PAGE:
AA: Thereís moreÖ

MJK: Itís like getting an endorsement from the woman who serves jello 
in the fuckiní high school food line. It doesnít mean anything. 
Just Ďcause she won the lottery doesnít mean you have to listen to 
what she says.

AA: He also said, ďThey know something the rest of the world doesnít 

MJK: Thatís not true, either. We donít know anything that canít be 
learned. If we had some secret weíd certainly be fuckiní millionaires 
by now-and weíre not.

AA: You guys arenít millionaires?

MJK: No. By no stretch of the imagination are we millionaires. Iíve 
never had a million dollars in my bank account, ever. Letís clear 
that one up right away. Itís just not the case.

AA: I didnít realize that right after high school you joined the 
Army. What was that experience like?

MJK: It was definitely a challenge, to put myself in a situation that 
wasnít really what I had in mind for my life. It was more of a whim; 
I didnít really know what I wanted to do after high school. I figured 
it would be easy to go to art school and get a student loan and do 
that trip, but I figured I would challenge myself a little bit and 
experience something that I would probably never have the balls--or 
the ignorance--to try again. So I just did something that I couldnít 
talk myself out of. 

AA: And what exactly did you do while you were in?

MJK: I started off as a surveyor, just kind of doing transit survey. 
My job made sure tanks could pull into a position and know where they 
were in reference to who they were blowing up.

AA: Being into art and then jumping into the Army just seems so 
bizarre to me.

MJK: Well, think of it in broader strokes. Think of it in terms of 
metaphor. Iím kind of the translator between what happens in our 
rehearsal space with the music and the listener. Iím the translator. 
So in a way, here I am translating one position to another. These 
people come into a position and theyíre gonna try to get a thought, 
or a bomb, across to somebody else. There has to be some kind of 
middle man to figure out where you are in reference to where youíre 
going-in essence, a translator.

AA: What are some of the various themes youíre exploring on this 

MJK: Definitely the majority of the record is about re-communication, 
about understanding where you are in reference to where youíve been 
and where youíre going. Itís the process of letting go of old baggage 
and the evaluation of your place. If youíre into astrology or any of 
that kind of stuff, thereís a process called the Saturn Return--your 
30-year cycle. Itís something like a mid-life crisis, where you step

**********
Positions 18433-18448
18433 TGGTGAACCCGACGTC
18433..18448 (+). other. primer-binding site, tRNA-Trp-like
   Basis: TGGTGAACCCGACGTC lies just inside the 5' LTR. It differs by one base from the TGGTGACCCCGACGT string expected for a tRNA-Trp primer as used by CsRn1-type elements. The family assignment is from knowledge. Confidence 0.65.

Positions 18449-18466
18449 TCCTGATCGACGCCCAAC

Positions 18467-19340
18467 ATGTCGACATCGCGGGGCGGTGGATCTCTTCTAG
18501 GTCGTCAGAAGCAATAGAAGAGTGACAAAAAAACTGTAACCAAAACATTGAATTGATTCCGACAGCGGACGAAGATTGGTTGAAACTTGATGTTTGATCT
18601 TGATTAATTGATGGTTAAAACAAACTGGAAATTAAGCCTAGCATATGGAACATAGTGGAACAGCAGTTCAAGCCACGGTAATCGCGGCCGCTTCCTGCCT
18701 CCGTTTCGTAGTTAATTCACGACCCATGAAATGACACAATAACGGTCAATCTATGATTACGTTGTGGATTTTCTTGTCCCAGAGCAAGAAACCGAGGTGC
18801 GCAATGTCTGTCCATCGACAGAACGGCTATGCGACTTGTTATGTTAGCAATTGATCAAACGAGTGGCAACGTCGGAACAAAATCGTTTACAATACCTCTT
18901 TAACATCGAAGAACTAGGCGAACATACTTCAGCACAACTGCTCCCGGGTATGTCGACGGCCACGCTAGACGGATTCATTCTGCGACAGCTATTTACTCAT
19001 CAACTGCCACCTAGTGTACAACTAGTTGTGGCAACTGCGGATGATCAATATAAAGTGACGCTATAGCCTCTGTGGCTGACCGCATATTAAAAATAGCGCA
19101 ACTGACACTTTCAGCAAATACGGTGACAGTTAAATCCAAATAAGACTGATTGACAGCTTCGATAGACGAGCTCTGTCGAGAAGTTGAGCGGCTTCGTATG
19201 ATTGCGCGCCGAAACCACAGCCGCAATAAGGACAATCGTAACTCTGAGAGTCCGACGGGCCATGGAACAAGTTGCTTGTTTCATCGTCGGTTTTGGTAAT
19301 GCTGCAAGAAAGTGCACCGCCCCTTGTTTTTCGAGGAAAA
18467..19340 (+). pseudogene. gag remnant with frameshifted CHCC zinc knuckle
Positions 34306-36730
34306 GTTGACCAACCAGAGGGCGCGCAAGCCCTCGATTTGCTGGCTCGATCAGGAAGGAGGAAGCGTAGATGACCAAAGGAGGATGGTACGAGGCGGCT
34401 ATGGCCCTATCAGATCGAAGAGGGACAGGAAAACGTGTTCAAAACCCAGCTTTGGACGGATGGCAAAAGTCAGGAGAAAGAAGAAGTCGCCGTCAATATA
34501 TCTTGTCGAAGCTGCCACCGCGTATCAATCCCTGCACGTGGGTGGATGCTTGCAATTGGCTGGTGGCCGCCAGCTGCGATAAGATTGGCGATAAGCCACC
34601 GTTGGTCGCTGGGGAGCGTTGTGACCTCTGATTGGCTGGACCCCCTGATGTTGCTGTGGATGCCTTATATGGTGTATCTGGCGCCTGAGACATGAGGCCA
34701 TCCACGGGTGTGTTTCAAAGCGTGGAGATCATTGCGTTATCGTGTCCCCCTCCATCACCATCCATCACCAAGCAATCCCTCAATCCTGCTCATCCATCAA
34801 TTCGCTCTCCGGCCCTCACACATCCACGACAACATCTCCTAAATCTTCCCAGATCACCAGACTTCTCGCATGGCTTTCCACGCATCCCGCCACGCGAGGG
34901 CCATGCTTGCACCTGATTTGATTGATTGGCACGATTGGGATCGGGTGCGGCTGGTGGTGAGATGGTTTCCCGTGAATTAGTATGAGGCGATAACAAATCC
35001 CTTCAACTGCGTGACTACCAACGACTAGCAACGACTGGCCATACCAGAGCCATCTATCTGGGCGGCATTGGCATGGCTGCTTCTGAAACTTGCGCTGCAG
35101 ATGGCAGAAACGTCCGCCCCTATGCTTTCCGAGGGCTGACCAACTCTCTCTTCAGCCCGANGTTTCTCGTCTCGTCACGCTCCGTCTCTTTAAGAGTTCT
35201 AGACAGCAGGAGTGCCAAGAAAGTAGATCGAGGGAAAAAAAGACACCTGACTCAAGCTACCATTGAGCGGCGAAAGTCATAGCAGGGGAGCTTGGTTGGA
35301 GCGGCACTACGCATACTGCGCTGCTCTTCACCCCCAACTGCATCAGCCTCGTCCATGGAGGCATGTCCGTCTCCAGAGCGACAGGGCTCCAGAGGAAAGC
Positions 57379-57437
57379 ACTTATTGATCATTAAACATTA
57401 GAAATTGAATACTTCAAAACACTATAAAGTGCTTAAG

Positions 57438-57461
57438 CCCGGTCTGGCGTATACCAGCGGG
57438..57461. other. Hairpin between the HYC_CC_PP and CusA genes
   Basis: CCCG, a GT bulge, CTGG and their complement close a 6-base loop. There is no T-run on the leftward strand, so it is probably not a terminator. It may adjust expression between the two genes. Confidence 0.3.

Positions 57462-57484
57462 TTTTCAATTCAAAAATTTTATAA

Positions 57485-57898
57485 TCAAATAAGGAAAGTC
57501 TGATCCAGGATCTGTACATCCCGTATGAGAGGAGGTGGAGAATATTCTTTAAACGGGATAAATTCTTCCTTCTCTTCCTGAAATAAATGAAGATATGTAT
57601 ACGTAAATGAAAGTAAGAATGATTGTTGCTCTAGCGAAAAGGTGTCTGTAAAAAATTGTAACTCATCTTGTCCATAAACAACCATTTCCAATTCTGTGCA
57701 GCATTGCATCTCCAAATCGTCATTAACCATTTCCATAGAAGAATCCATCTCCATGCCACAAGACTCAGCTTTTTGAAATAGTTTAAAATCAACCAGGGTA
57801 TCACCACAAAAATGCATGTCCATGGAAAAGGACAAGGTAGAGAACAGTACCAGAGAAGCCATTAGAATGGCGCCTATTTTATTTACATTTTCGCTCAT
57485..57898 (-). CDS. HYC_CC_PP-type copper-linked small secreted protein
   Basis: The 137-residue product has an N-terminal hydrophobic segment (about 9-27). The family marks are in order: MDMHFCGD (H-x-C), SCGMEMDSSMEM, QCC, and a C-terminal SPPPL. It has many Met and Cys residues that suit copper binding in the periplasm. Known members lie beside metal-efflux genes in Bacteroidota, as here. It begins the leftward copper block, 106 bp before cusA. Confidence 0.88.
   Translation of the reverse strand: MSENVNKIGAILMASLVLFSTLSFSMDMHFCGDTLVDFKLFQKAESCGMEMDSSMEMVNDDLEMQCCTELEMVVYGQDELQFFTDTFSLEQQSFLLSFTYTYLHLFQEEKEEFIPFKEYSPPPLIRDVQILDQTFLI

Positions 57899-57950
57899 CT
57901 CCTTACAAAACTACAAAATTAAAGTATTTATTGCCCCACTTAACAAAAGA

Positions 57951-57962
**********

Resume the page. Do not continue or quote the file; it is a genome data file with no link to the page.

back and reevaluate.

AA: This is on a personal level or band level?

MJK: I think we all have, you know? The Saturn ReturnóIím not that 
fluent in astrology or hocus pocusóbut itís a 28-30 year cycle where 
when youíre born Saturn is in one position and it takes approximately 
29 years to come all the way back around. It just so happens that it 
coincides with the majority of peopleís reevaluation of their lives. 
Itís kind of a traumatic time, because youíre trying to figure out 
who you are and what the hell youíve been doing for 30 years, and 
recognizing patterns. Like, ďWhy do I keep ending up with these same 
people in my life?Ēóthat kind of stuff. Also, for the most part most 
of your favorite records are the first three records of a bandís 
career. So, here we are on our fourth record. Do we evolve past where 
we came from and make it better, or do we fall under the same pattern 
that all of our peers have and make the disappointing fourth record?

AA: Thatís interesting. Iíve never heard someone say any thing about 
the first three records of a bandís career.

MJK: Think about it.

AA: Is that something that you came up with?

MJK: No. I didnít come up with it. Look at it, itís just generally 
true. The first three Devo records, the first three Psychedelic Furs 
records, in general. The only bands that transcended that process 
have been bands like Led Zeppelin or The Beatles or the Stones.

AA: Does that worry you guys at all?

MJK: Oh sure. Itís our career. Especially in light of everything else 
thatís happening with our evolution; with the Internet and Napster 
and all that, itís a scary prospect. Even if we do make a good 
record, perhaps in a year itíll be irrelevant. People will just be 
able to download it in its entirety.

AA: Speaking of the Internet and Napster, whatís your feelings?

MJK: Once again, it goes back to the element of communication. Nobody 
is communicating to these kids who are taking music off of Napster. 
The implications and the repercussions of their actions on the artistÖ
they just donít know. Itís not that theyíre doing it vindictively,